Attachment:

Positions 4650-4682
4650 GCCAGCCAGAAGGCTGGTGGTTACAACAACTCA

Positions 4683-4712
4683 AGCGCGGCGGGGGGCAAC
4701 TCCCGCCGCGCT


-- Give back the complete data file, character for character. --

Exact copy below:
Positions 4650-4682
4650 GCCAGCCAGAAGGCTGGTGGTTACAACAACTCA

Positions 4683-4712
4683 AGCGCGGCGGGGGGCAAC
4701 TCCCGCCGCGCT